January 4, 2021
by The University at Buffalo
The human body is filled with friendly bacteria. However, some of these microorganisms, such as Veillonella parvula, may be too nice. These peaceful bacteria engage in a one-sided relationship with pathogen Porphyromonas gingivalis, helping the germ multiply and cause gum disease, according to a new University at Buffalo-led study.
The research sought to understand how P. gingivalis colonizes the mouth. The pathogen is unable to produce its own growth molecules until it achieves a large population in the oral microbiome (the community of microorganisms that live on and inside the body).
The answer: It borrows growth molecules from V. parvula, a common yet harmless bacteria in the mouth whose growth is not population dependent.
In a healthy mouth, P. gingivalis makes up a miniscule amount of the bacteria in the oral microbiome and cannot replicate. But if dental plaque is allowed to grow unchecked due to poor oral hygiene, V. parvula will multiply and eventually produce enough growth molecules to also spur the reproduction of P. gingivalis.
More than 47% of adults 30 and older have some form of periodontitis (also known as gum disease), according to the Centers for Disease Control and Prevention. Understanding the relationship between P. gingivalis and V. parvula will help researchers create targeted therapies for periodontitis, says Patricia Diaz, DDS, PhD, lead investigator on the study and Professor of Empire Innovation in the UB School of Dental Medicine.
“Having worked with P. gingivalis for nearly two decades, we knew it needed a large population size to grow, but the specific processes that drive this phenomenon were not completely understood,” says Diaz, also director of the UB Microbiome Center. “Successfully targeting the accessory pathogen V. parvula should prevent P. gingivalis from expanding within the oral microbial community to pathogenic levels.”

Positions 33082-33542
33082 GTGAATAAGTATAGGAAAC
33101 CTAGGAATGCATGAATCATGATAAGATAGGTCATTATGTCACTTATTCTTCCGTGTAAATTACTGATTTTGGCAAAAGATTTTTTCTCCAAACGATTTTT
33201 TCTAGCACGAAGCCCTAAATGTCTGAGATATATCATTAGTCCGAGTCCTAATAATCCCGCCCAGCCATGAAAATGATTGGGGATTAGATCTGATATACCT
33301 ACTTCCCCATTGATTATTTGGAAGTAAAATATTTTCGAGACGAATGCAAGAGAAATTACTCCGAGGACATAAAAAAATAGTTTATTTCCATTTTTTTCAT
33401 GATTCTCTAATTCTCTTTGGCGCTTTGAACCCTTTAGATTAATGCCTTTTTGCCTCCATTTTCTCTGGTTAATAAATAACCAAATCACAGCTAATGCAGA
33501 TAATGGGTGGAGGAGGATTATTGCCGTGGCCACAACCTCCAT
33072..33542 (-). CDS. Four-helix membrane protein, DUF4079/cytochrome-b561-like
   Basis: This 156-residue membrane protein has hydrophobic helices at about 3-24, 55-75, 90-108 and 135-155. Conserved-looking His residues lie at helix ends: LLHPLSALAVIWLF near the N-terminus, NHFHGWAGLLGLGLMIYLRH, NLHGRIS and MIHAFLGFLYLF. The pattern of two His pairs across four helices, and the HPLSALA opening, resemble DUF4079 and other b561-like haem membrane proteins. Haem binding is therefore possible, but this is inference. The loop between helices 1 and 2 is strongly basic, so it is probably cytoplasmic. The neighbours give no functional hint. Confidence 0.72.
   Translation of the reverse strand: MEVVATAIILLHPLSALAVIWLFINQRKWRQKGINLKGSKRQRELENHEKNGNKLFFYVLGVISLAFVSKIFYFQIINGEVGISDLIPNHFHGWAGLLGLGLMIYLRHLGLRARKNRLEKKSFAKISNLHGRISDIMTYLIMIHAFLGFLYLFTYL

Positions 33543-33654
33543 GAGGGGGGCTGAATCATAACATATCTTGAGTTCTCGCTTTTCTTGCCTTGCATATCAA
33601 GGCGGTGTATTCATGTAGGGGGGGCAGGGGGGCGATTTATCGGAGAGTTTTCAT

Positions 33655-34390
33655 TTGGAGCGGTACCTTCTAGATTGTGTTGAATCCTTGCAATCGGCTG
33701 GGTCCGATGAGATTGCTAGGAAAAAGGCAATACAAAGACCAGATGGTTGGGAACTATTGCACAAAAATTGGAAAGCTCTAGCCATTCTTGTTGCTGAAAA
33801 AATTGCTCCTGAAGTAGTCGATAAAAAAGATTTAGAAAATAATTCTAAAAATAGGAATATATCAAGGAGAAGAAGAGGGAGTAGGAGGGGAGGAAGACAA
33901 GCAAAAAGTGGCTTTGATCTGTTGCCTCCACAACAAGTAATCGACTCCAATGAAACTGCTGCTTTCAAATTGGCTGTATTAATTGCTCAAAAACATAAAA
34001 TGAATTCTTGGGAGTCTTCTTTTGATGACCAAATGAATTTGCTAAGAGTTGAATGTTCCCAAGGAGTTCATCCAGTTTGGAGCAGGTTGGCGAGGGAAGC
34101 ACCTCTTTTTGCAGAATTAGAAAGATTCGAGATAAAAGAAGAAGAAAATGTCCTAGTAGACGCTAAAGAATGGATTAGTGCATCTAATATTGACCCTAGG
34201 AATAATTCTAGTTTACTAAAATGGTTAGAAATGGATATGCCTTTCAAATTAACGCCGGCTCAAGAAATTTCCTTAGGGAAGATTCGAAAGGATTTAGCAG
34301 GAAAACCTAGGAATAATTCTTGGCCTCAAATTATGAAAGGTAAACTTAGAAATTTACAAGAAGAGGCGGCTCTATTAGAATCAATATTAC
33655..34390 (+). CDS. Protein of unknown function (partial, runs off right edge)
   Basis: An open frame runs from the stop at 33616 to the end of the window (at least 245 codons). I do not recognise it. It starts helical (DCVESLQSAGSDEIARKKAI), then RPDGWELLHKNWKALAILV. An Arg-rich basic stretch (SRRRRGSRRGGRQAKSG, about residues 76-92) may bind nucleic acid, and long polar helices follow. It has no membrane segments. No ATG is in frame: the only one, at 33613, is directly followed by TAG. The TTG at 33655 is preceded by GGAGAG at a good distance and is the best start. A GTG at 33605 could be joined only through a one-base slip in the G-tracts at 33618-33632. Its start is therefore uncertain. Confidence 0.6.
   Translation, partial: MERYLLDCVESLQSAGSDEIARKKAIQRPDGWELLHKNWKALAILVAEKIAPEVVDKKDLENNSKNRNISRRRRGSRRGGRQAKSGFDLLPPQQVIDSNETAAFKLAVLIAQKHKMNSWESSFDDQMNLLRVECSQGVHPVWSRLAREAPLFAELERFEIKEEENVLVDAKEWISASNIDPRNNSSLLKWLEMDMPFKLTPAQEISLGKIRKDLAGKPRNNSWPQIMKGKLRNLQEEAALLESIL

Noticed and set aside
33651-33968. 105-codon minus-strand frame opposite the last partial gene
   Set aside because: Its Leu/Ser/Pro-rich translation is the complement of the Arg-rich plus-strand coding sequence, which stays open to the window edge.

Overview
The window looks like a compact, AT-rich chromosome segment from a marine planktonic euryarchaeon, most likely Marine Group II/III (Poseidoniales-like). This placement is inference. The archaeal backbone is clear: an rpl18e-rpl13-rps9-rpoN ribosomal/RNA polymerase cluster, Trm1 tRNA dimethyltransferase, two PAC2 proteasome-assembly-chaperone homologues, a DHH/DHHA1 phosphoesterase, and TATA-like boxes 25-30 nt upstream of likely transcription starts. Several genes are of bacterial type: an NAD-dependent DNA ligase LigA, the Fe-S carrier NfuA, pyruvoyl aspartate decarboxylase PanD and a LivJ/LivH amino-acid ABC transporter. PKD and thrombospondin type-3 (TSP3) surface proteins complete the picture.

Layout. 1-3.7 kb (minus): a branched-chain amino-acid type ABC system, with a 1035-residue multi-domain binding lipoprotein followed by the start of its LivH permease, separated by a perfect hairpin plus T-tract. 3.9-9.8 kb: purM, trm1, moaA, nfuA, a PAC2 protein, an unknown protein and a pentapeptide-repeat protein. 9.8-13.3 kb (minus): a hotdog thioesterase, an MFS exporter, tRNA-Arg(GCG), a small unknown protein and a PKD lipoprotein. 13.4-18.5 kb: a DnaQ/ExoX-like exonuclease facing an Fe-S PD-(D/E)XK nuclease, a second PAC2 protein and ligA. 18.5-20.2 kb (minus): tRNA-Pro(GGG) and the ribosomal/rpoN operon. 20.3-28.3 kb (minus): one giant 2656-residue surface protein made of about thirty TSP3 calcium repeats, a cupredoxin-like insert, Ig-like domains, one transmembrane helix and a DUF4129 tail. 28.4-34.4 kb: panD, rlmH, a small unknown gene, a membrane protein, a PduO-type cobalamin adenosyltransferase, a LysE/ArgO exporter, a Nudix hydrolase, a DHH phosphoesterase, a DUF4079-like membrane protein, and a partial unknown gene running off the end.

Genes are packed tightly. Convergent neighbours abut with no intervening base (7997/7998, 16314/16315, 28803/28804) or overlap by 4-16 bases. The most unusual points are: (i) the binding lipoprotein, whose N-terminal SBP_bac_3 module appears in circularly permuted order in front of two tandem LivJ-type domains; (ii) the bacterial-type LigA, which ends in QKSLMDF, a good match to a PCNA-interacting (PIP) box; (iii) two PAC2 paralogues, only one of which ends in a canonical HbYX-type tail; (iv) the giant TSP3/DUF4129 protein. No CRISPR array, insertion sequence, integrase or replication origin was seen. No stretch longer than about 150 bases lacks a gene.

The study, which was published on Dec. 28 in the ISME Journal, tested the effects of growth molecules exuded by microorganisms in the mouth on P. gingivalis, including molecules from five species of bacteria that are prevalent in gingivitis, a condition that precedes periodontitis.
Of the bacteria examined, only growth molecules secreted by V. parvula enabled the replication of P. gingivalis, regardless of the strain of either microbe. When V. parvula was removed from the microbiome, growth of P. gingivalis halted. However, the mere presence of any V. parvula was not enough to stimulate P. gingivalis, as the pathogen was only incited by a large population of V. parvula.
Data suggest that the relationship is one-directional as V. parvula received no obvious benefit from sharing its growth molecules, says Diaz.
“P. gingivalis and V. parvula interact at many levels, but the beneficiary is P. gingivalis,” says Diaz, noting that V. parvula also produces heme, which is the preferred iron source for P. gingivalis.
“This relationship that allows growth of P. gingivalis was not only confirmed in a preclinical model of periodontitis, but also, in the presence of V. parvula, P. gingivalis could amplify periodontal bone loss, which is the hallmark of the disease,” says George Hajishengallis, DDS, PhD, co-investigator on the study and Thomas W. Evans Centennial Professor in the University of Pennsylvania School of Dental Medicine.
“It is not clear whether the growth-promoting cues produced by P. gingivalis and V. parvula are chemically identical,” says Diaz. “Far more work is needed to uncover the identity of these molecules.”
Additional investigators include Anilei Hoare, PhD, assistant professor, University of Chile; Hui Wang, PhD, postdoctoral researcher, University of Pennsylvania; Archana Meethil, resident, University of Connecticut; Loreto Abusleme, PhD, assistant professor, University of Chile; Bo-Young Hong, PhD, associate research scientist, Jackson Laboratory for Genomic Medicine; Niki Moutsopoulos, DDS, PhD, senior investigator, National Institute of Dental and Craniofacial Research; and Philip Marsh, PhD, professor, University of Leeds.
The research was funded by the National Institute of Dental and Craniofacial Research of the National Institutes of Health.
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